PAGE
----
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Georgia: Russia Pledges To Complete Military Pullout On Schedule

Russian military hardware is on its way out of Georgia (ITAR-TASS) Russia has agreed on the practical details of its military pullout from Georgia. Envoys from Moscow and Tbilisi today signed two documents to that effect in the Russian Black Sea resort of Sochi. The agreements confirm a pledge given by Russia last year that the withdrawal would be completed within months.

PRAGUE, March 31, 2006 (RFE/RL) -- Under the terms of a preliminary agreement reached on May 30, 2005, in Moscow, Russia had pledged to vacate the two former Soviet military bases it retains in Georgia by the end of 2008.

The two documents signed today by Georgian Deputy Defense Minister Mamuka Kudava and General Aleksei Maslov, the commander-in-chief of the Russian Ground Forces, set a detailed time frame for the planned pullout.

Russia news agencies cite the Sochi agreements as saying the two Russian bases in Akhalkalaki and Batumi are already operating in preparation for pullout.

Out By Year's End

Under the terms of the documents, Russia is to withdraw heavy military hardware from the two bases -- including equipment that falls under the 1990 Conventional Armed Forces in Europe (CFE) Treaty -- by the end of this year. All other weapons must leave Georgia at the latest by December 31, 2007.

The closure of the Akhalkalaki base and the transfer to the Georgian Defense Ministry of all other military facilities that are not formally part of the two Russian bases must be completed within the same time frame.

Addressing a news briefing in Tbilisi, Georgian Defense Minister Irakli Okruashvili welcomed the signing of the Sochi agreements.

"We welcome the constructive approach adopted by the Russian side, which in the past two weeks has worked intensively so that an agreement could be reached on those documents," Okruashvili said.

Proof Required

Okruashvili said, however, that Georgia would insist that Russia provide evidence that it has vacated another base in the separatist region of Abkhazia.

Russian troops officially pulled out from the Gudauta military facility in 2001, but Tbilisi -- which has no control over Abkhazia -- insists that it be allowed to inspect the base to make sure it is no longer in use.

"There remains the problem of the base in Gudauta. We will work actively so that the other side doesn't try to beat around the bush, and that the base is effectively vacated," Okruashvili said.

Neither of the Sochi agreements makes any specific mention of the Black Sea base of Batumi, through which most Russian military equipment is to leave Georgia.

But after today's signing ceremony, Russian General Maslov said the Batumi base would be vacated within the next two years.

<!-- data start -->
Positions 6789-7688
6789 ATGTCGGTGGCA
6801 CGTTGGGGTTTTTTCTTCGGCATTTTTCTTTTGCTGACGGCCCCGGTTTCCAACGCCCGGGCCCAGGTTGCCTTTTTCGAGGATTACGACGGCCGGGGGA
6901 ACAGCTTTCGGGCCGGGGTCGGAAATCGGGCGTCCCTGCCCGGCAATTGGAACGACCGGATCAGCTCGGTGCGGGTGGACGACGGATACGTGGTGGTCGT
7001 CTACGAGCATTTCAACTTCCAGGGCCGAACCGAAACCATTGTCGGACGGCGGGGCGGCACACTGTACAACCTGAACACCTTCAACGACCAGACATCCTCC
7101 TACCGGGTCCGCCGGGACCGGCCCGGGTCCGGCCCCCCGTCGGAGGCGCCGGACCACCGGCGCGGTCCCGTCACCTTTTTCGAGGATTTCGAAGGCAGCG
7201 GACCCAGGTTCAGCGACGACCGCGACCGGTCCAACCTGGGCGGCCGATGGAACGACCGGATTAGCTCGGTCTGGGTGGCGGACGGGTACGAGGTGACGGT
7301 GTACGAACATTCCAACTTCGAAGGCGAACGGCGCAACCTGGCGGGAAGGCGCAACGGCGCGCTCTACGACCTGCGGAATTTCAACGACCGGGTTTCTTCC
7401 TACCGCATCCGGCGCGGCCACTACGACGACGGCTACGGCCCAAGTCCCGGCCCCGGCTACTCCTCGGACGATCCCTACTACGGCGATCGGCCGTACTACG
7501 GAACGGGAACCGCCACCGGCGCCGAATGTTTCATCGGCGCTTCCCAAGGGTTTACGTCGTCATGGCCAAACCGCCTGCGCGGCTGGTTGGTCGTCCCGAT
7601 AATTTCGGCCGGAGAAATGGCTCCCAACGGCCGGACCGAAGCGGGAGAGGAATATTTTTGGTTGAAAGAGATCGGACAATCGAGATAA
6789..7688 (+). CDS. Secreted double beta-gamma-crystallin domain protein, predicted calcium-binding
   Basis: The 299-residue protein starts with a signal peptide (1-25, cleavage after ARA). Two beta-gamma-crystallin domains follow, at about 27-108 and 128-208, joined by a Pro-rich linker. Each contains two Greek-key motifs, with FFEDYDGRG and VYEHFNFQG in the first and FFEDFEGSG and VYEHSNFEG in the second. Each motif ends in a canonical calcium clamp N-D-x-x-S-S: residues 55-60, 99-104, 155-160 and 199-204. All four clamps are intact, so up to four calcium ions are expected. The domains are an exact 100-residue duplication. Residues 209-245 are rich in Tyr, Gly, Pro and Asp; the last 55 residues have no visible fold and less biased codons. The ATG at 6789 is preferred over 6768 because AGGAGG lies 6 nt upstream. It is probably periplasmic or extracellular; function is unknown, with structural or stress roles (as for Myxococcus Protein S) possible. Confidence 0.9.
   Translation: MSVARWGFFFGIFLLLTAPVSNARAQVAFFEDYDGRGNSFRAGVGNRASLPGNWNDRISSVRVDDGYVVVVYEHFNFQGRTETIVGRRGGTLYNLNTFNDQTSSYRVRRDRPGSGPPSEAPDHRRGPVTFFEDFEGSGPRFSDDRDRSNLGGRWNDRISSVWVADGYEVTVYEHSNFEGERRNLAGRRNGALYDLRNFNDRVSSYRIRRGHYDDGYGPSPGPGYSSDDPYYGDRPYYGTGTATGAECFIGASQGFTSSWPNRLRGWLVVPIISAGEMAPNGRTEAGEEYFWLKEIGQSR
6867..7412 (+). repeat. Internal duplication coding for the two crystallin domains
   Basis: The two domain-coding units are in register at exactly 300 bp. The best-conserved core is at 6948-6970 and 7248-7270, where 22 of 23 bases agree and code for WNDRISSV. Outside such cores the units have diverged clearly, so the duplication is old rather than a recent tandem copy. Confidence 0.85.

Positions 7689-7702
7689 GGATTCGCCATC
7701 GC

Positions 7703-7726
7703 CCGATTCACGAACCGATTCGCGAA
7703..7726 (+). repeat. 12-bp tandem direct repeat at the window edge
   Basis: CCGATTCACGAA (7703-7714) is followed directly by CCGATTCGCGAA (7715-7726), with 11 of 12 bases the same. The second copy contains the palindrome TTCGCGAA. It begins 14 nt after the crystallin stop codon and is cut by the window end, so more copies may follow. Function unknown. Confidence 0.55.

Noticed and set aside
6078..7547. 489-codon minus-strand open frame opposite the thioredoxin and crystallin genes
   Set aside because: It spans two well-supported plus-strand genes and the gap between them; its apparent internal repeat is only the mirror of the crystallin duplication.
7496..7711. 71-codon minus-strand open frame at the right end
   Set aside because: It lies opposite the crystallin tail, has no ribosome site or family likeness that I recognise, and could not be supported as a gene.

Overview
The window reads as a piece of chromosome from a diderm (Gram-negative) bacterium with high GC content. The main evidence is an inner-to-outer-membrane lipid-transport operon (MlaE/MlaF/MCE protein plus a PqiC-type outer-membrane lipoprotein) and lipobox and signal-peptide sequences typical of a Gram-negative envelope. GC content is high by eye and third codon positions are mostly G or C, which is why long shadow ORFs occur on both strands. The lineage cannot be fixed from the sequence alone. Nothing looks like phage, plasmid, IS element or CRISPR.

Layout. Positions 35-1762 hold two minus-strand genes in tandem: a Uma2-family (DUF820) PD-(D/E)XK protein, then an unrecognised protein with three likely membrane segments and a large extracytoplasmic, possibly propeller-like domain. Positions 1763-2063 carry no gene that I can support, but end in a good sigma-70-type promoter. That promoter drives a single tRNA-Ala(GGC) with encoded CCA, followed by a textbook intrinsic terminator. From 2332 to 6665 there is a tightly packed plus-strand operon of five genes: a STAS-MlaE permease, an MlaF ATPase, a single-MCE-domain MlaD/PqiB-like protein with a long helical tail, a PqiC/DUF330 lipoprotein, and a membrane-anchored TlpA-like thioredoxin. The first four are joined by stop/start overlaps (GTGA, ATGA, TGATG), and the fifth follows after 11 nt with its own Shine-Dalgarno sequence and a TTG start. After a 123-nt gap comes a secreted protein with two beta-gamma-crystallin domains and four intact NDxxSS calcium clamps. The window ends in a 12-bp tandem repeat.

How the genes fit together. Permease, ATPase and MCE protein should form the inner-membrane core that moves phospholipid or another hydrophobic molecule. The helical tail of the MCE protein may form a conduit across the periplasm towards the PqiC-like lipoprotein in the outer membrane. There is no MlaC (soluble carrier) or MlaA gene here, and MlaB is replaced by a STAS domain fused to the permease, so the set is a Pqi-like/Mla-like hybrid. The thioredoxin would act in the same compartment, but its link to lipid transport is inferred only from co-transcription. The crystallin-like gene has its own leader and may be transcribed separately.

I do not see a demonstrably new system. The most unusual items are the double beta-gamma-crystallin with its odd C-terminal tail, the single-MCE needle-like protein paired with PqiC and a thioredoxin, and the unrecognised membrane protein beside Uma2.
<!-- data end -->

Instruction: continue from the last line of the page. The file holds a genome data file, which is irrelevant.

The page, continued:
"During the course of the year 2008 we will vacate the Batumi military base and [relocate] the command of the Russian Group of Forces in the Transcaucasus," Maslov said.

Provisional Concerns

Maslov also said part of the military equipment would be sent to army units based in the North Caucasus region and that another part would be given to the military base Russia maintains in the Armenian city of Gyumri.

There have been concerns in Azerbaijan that Russia may give weapons and military hardware to Armenia, with which it is linked by a military alliance pact. Azerbaijan remains formally at war with Armenia over its separatist enclave of Nagorno-Karabakh.

Azerbaijani President Ilham Aliyev has said that Russia's plans for the military relocation justify calls for an increase in Baku's defense spending.

Talking to RFE/RL last year shortly after Russia announced it would withdraw its bases from Georgia, the Armenian Army Chief of Staff, General Mikayel Harutiunian, denied his country would benefit from the planned transfer.

"The presence of the 102nd Russian military base [in Gyumri] on Armenia's territory is covered by a [bilateral] agreement," Harutiunian said. "What type of weapons should be stored at this base is up to Russia to decide. As for a possible transfer of materiel or equipment to Armenia, there is no agreement and there will not be any. Armenia can equip its armed forces on its own within the limits of the [CFE treaty] quotas."

Heavy Weapons

Russia's Defense Ministry on March 17 said equipment transferred to the Gyumri base would include 370 pieces of military hardware, including 35 tanks and armored vehicles.

Pullout operations through Batumi are expected to begin in May and last until mid-August.

The Russian Foreign Ministry today said in a statement the Sochi documents require that Georgia “create normal conditions for the activities of the bases until they are closed."

Georgian authorities have in recent months detained a number of Russian servicemen on charges of violating domestic travel regulations. Moscow says the detentions aimed at hindering the functioning of its bases.

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